(Left to right) Dr. Ken Warden, dean of the College of Applied Science and Technology
at UAFS; Anne Thomas, director of planned giving with the UAFS Foundation; Carolyn
Holzman; and Kenneth Siebenmorgen, financial advisor with Ameriprise Financial.
When tragedy struck Carolyn Holzman last year, she struggled to cope with losing her son, Scott. The pain of his loss remained with her – even today, she struggles to hold back tears when she speaks of him.
But she was able to find some peace in his loss through an endowment established in Scott’s name at the University of Arkansas – Fort Smith that reflects his best qualities: loyalty, selflessness, and hard work.
The Scott Holzman Memorial Scholarship Endowment will provide scholarships to university students pursuing a degree in automotive technology, as Scott did more than 20 years ago as a student at UAFS when it was Westark Community College.
He had always enjoyed work that required him to use his hands, following in the footsteps of his grandfather, a mechanic who Scott was close to. The young Scott loved to hear his grandfather’s stories of working on farm equipment.
But his interest in becoming an auto mechanic took several years to develop. Following his graduation from high school, he enrolled at the University of Arkansas – Fayetteville to pursue a career in computer programming.
After two years in the program, however, he decided programming wasn’t for him. Instead, he wanted to become an auto mechanic and enrolled in the automotive technology program at UAFS.
He earned an associate degree from the program, then went to work at Warden’s Service Center, an automotive repair facility in Ozark owned by the family of Dr. Ken Warden, now the Dean of the College of Applied Science and Technology at UAFS.
Warden, a fellow graduate of the automotive program at Westark, also went to work at the garage. While the two were acquaintances, they grew to become close friends during the five years they worked together.
“Professionally, he was a dang good mechanic,” Warden said. “In the mechanic world, there’s one thing that trumps all others, and that’s comebacks. When you fix something, it needs to be fixed and it doesn’t need to come back to the garage. When Scott fixed something and it left, it didn’t come back.”
“As a friend, he was one of the most loyal people I’ve ever met in my life,” Warden continued. “If I was stuck in the middle of nowhere at three in the morning and I needed someone, Scott would be there if I called him. I think we’re blessed to have a few people in our lives like that.”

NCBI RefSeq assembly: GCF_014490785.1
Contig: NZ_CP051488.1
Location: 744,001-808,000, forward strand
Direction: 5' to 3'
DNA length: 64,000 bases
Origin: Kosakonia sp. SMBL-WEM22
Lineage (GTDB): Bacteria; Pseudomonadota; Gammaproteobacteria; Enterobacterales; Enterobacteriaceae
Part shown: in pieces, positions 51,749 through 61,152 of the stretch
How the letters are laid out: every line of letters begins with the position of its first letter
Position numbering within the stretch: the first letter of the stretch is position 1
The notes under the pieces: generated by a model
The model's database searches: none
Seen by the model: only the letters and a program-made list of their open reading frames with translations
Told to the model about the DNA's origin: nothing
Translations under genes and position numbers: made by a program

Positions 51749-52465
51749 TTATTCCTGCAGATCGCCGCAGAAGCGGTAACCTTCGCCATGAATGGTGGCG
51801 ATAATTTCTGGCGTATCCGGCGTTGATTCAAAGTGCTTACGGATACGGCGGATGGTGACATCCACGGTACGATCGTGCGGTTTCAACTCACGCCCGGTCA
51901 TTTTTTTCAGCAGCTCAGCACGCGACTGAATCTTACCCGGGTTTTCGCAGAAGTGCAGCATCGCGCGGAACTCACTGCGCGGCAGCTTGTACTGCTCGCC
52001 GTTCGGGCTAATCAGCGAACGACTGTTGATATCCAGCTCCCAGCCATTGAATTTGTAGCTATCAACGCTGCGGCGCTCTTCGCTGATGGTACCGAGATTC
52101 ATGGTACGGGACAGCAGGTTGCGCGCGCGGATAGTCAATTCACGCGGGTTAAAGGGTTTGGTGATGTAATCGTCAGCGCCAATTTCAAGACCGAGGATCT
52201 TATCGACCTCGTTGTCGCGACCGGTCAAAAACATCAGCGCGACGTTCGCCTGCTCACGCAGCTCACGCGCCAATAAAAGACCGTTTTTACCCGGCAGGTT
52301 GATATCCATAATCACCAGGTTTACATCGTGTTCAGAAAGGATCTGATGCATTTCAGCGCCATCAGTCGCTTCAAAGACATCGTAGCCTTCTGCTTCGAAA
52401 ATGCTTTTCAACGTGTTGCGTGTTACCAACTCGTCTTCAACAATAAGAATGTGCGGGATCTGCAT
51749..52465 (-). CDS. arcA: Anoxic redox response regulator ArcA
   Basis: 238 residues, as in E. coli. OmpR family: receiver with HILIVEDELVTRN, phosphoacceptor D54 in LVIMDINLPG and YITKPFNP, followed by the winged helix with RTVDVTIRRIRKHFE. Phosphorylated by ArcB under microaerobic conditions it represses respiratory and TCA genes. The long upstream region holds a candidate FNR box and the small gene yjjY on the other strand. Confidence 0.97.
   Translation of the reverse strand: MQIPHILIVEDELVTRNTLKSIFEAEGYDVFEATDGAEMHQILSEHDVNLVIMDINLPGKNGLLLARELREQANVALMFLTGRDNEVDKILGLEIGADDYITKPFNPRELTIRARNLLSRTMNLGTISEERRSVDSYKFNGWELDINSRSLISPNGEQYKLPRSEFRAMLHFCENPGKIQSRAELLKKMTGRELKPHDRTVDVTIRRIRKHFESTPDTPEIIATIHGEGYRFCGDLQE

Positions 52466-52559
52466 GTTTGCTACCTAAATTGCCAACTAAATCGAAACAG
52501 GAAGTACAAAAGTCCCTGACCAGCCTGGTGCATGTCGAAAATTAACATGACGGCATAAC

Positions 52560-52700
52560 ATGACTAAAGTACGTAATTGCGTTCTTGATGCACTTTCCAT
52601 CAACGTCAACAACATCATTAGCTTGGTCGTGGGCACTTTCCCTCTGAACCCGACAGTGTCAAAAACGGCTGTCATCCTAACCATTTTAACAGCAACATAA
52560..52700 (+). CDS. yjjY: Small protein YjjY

Warden saw less of Scott as Warden began raising a family and decided to go to graduate school. Weekends were filled with writing papers and coaching little league. But each time Warden saw Scott, their conversations resumed as naturally as if they had just seen each other the day before.
Then, one day in March 2015, a sheriff deputy at Ozark drove down the driveway of Carolyn’s house. At first, she thought he was going to tell her the neighbor’s cows had gotten out again – that is, until she saw his face when he emerged from the car.
“When he walked up the driveway, you knew he wasn’t delivering good news,” she said.
Scott Holzman (right) receives his diploma during Westark
Community College's 1992 commencement ceremony.
The news wasn’t just bad, it was catastrophic. When her son Scott didn’t show up to work that morning at the auto garage where he worked – an immediate red flag for someone as punctual as he was – an employee went to check on him and found him dead at his home after suffering a heart attack.
“I never dreamed it would happen,” Carolyn said, her voice choked with tears. “He wasn’t supposed to go before me.”
Carolyn buried her son days later but continued to grieve. She had lost her husband, Phil, six years before, now a bereaved mother in addition to a widow.
She also had difficulty spending the money from Scott’s estate, and said as much to Kenneth Siebenmorgen, her financial adviser who worked with Ameriprise Financial.
As a neighbor of Carolyn’s, Siebenmorgen was a close family friend and knew her pain firsthand, as he had lost a nephew years before. He also knew of the peace his family had found by establishing an endowment at a university in the nephew’s name, and recommended Carolyn do the same for Scott.
“I just stressed to Carolyn that none of us know why we’re put in these places during our lifetime, but now she had an opportunity to do something in Scott’s memory that will help other talented individuals,” he said. “And Carolyn, being a great person, wanted to do something selfless like that for other people.”
Carolyn met with the UAFS Foundation and decided to establish the Scott Holzman Memorial Scholarship Endowment for students wanting to pursue degrees in automotive technology, a gesture that reflects the selflessness of Scott himself.
“As the dean of the college and a friend of Scott’s, it’s very humbling to receive something like this,” Warden said. “I can’t think of a better use of that money and a better way to honor the guy that he was. I’ve seen firsthand from my dad’s business how difficult it is to find good mechanics. This will go a long way in helping us develop the future Scott Holzmans of the region into great auto mechanics.”
About the University of Arkansas - Fort Smith
The University of Arkansas – Fort Smith is the premiere regional institution of Western Arkansas, connecting education with careers and serving as a driver of economic development and quality of place in the greater Fort Smith region. Through a small campus, dedicated professors, and the university’s unique bond with its community, students at UAFS are able to do more in the areas they are passionate about, both on- and off-campus, in a way that prepares them for post-graduate success. To find out how you can do more at UAFS, visit www.uafs.edu.